Bloomberg - Evening Briefing - Worst since 2008

Bloomberg Evening Briefing

Investors have dumped equities at a record pace in the days since major central banks signaled they won’t be deterred in their fight against inflation—a fitting end to the worst year for world stocks since the global financial crisis. Equity funds were hit by outflows of almost $42 billion, the highest ever, in a week when the Federal Reserve, the European Central Bank and the Bank of Japan all sounded staunchly hawkish notes in their policy outlook for next year, squashing bets of an imminent return to the era of cheap money. In the US on Friday, new numbers showing inflation cooling there seemed to mollify some investors, as markets rose slightly to end the week. Here’s your markets wrap.

Here are today’s top stories

In a blow to Viktor Orban’s far-right government, the European Union, will withhold almost all of Hungary’s €22 billion ($23.3 billion) in earmarked “cohesion” funds, aid used to strengthen economic and social conditions in less-wealthy bloc countries, until it resolves concerns over adherence to the rule of law and the protection of human rights.

Xi Jinping’s sudden retreat from “Covid-zero” has been followed by more than 248 million Chinese contracting the deadly coronavirus this month alone—some 18% of the nation’s population. On one day this week, almost 37 million people became infected, according to Beijing. 

Covid-19 patients rest in a ward of the No. 5 People’s Hospital in Chongqing , China on Dec. 23 Photographer: Noel Celis/AFP

The full report on what’s been called the first attempted coup in American history echoed the dramatic public hearings held this summer by the Congressional committee tasked with investigating the Jan. 6, 2021 attack. It is unsurprisingly damning, given that members have already recommended Donald Trump be prosecuted for overseeing a “multi-part conspiracy” to retain power after losing the 2020 election. Among new elements and testimony revealed: investigators found more than 200 instances in which Trump and his adjutants sought to pressure election officials to participate in the scheme; warnings of violence that were seemingly ignored by the Trump administration, including US Secret Service officials and other law enforcement agencies; and that Trump not only wanted to go to the Capitol on Jan. 6, but that he wanted to go inside the chamber and take part in the electoral count. And then there was the $250 million the former president raised from his followers to supposedly fight election fraud: the report concluded Trump diverted most of that “Stop the Steal” cash to other things.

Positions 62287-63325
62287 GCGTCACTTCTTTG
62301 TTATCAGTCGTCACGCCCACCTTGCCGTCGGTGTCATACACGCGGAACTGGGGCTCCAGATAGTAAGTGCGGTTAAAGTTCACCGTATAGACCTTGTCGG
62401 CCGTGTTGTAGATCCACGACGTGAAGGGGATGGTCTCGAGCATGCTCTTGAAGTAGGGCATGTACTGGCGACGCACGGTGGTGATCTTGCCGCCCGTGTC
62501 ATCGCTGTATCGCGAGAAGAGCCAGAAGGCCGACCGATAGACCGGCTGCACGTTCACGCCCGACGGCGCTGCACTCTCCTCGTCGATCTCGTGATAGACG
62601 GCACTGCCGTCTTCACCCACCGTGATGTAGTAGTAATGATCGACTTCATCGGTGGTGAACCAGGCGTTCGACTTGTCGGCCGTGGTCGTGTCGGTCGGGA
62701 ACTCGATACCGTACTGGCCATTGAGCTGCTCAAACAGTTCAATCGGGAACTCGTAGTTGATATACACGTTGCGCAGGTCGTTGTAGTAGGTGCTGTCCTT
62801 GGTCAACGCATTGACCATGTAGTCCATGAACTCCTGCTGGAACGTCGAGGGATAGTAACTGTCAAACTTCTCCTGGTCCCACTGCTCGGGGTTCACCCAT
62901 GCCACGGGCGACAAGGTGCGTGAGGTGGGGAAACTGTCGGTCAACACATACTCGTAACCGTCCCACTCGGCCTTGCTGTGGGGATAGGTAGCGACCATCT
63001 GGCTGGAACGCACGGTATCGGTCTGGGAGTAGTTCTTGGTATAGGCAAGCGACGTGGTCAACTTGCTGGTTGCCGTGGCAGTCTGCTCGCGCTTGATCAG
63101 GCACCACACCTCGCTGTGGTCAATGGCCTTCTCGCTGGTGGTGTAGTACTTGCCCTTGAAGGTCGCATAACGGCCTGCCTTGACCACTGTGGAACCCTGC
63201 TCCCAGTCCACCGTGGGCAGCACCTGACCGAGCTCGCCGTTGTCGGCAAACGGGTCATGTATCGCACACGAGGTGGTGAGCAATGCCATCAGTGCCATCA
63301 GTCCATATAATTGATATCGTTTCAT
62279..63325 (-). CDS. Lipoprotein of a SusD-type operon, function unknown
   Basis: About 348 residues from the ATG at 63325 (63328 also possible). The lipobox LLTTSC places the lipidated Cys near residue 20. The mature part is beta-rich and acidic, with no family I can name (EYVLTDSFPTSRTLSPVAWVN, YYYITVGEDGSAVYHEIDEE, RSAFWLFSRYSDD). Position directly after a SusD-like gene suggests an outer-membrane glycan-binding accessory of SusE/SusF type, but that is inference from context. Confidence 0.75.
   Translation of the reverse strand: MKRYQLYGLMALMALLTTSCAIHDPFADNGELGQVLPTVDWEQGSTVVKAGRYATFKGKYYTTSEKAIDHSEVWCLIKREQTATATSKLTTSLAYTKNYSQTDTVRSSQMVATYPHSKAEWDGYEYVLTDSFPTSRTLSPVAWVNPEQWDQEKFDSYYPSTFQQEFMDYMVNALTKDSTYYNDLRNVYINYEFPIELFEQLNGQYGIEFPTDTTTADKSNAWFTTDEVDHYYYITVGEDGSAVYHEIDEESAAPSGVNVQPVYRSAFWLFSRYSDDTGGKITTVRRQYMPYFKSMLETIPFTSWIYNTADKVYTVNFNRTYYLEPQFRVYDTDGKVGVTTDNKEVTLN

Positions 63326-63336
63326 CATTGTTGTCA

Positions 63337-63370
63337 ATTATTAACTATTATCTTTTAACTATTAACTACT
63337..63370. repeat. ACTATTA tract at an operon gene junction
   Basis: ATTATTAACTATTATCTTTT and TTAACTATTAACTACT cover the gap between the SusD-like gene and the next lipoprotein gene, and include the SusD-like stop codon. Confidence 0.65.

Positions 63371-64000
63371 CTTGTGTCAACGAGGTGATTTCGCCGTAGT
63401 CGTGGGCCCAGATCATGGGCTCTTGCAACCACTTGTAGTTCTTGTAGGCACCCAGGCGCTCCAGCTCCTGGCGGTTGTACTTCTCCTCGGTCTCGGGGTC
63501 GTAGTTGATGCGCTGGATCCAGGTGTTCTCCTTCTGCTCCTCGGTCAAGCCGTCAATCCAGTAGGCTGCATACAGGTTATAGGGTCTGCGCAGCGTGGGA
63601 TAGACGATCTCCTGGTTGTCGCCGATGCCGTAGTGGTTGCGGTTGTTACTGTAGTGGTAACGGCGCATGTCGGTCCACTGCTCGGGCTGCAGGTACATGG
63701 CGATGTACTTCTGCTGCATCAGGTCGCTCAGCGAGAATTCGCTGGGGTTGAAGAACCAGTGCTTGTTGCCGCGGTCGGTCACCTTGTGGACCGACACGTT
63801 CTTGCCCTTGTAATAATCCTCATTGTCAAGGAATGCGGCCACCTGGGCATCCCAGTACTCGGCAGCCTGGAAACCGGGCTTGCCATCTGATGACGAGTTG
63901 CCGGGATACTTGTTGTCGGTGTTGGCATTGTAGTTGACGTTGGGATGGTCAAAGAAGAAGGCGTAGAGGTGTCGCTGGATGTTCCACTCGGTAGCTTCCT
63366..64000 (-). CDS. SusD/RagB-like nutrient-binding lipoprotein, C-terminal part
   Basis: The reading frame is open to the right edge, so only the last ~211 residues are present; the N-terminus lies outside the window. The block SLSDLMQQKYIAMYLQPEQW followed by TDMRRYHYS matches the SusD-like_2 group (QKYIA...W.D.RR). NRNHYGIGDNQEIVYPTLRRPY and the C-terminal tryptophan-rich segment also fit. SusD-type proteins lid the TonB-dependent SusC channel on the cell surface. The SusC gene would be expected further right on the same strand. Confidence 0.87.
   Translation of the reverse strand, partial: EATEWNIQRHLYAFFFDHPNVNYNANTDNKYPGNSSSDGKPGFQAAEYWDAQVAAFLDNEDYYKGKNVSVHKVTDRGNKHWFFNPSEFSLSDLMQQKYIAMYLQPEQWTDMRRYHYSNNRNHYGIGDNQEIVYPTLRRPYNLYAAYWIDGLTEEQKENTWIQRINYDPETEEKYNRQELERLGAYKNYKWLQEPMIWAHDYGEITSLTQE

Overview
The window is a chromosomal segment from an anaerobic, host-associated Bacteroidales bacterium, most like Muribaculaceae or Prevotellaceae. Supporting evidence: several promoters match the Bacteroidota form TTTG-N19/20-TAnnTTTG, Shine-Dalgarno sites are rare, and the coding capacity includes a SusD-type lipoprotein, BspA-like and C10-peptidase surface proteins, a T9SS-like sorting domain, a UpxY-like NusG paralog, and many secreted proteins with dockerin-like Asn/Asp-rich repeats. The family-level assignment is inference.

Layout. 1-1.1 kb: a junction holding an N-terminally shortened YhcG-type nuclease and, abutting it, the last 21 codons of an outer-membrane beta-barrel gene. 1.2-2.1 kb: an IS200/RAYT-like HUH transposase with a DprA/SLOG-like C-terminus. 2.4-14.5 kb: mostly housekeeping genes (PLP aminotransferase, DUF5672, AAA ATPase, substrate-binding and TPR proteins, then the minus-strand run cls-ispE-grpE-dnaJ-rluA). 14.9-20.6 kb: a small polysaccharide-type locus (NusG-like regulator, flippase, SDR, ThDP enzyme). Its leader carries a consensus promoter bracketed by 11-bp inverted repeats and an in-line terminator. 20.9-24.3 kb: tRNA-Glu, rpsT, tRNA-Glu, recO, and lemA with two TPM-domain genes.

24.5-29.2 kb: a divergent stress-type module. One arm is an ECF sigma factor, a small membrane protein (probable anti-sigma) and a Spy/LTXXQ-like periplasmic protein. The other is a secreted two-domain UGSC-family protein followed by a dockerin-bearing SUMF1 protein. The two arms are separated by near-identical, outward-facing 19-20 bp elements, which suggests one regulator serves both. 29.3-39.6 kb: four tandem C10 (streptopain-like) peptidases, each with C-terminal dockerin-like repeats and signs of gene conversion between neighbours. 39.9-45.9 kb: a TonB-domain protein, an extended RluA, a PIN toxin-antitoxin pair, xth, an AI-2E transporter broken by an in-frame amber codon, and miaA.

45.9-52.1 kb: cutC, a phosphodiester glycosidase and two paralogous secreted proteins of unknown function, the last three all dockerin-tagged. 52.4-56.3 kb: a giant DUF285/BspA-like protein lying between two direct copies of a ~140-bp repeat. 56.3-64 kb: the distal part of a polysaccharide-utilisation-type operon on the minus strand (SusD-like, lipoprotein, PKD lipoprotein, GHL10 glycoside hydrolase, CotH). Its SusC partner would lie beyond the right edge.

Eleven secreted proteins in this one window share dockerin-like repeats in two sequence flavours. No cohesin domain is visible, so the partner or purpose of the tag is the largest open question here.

Climate-driven weather disasters across a dozen African countries are threatening the physical and mental development of an entire generation, and their plight is expected to get even worse next year. The worst drought in at least four decades across the Horn of Africa in the east and floods and water shortages in West Africa’s Sahel region have left 76 million people food insecure. Parts of Somalia are on the verge of famine.

Russian forces conducted limited counterattacks along the Kreminna-Svatove line in the east of Ukraine as Kyiv’s troops maintained counteroffensive operations in the area. Russians also continued their siege of Bakhmut while Ukrainian partisans target Russian occupation authorities behind the lines. Russia also struck Kherson Friday, killing two people and damaging residences and critical infrastructure, Ukraine authorities said. Here’s the latest on the war.

Facebook’s parent agreed to pay $725 million for allowing a UK research firm connected to Trump’s 2016 campaign, Cambridge Analytica, access to the data of as many as 87 million subscribers. Last month,Google agreed to pay a total of $391.5 million to 40 US states to resolve a probe into controversial location-tracking practices in what state officials called the largest such privacy settlement in US history.

Will Americans still be able to work from home next year? Maybe yes, given the historic strength of the US job market. But if the small cracks in employment that have shown up in recent weeks spread, your boss may start telling you to come in five days a week.

Bloomberg continues to track the global coronavirus pandemic. Click here for daily updates.

 What you’ll need to know tomorrow

The Toxic Legacy of 3M’s ‘Forever Chemicals’

The fight over a tunnel project in Belgium has revealed extraordinary levels of toxins known as “forever chemicals” in the water, soil and people near a 3M factory there. While the company said this week that it will cease using or making the chemicals in a few years, for people living near the Antwerp plant, the damage is already done. And for regulators elsewhere in Europe, the battle may be just beginning.

The 3M plant in Antwerp, Belgium Photographer: Nicolas Maeterlinck/AFP

 The Evening Briefing will return on Tuesday, Dec. 27.

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Thursday, December 22, 2022

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Thursday, December 22, 2022

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Monday, December 19, 2022

Bloomberg Evening Briefing View in browser Bloomberg The Jan. 6 committee, in a final session announcing the release of its report on the 2021 attack on the US Capitol, recommended Donald Trump be

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Friday, December 16, 2022

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Friday, January 27, 2023

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Growing Visa

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Plus: Charles Schwab, Equity Research, Railsr ‌ ‌ ‌ ‌ ‌ ‌ ‌ ‌ ‌ ‌ ‌ ‌ ‌ ‌ ‌ ‌ ‌ ‌ ‌ ‌ ‌ ‌ ‌ ‌ ‌ ‌ ‌ ‌ ‌ ‌ ‌ ‌ ‌ ‌ ‌ ‌ ‌ ‌ ‌ ‌ ‌ ‌ ‌ ‌ ‌ ‌ ‌ ‌ ‌ ‌ ‌ ‌ ‌ ‌ ‌ ‌ ‌ ‌ ‌ ‌ ‌ ‌ ‌ ‌ ‌ ‌ ‌ ‌ ‌ ‌ ‌ ‌ ‌ ‌ ‌ ‌ ‌ ‌

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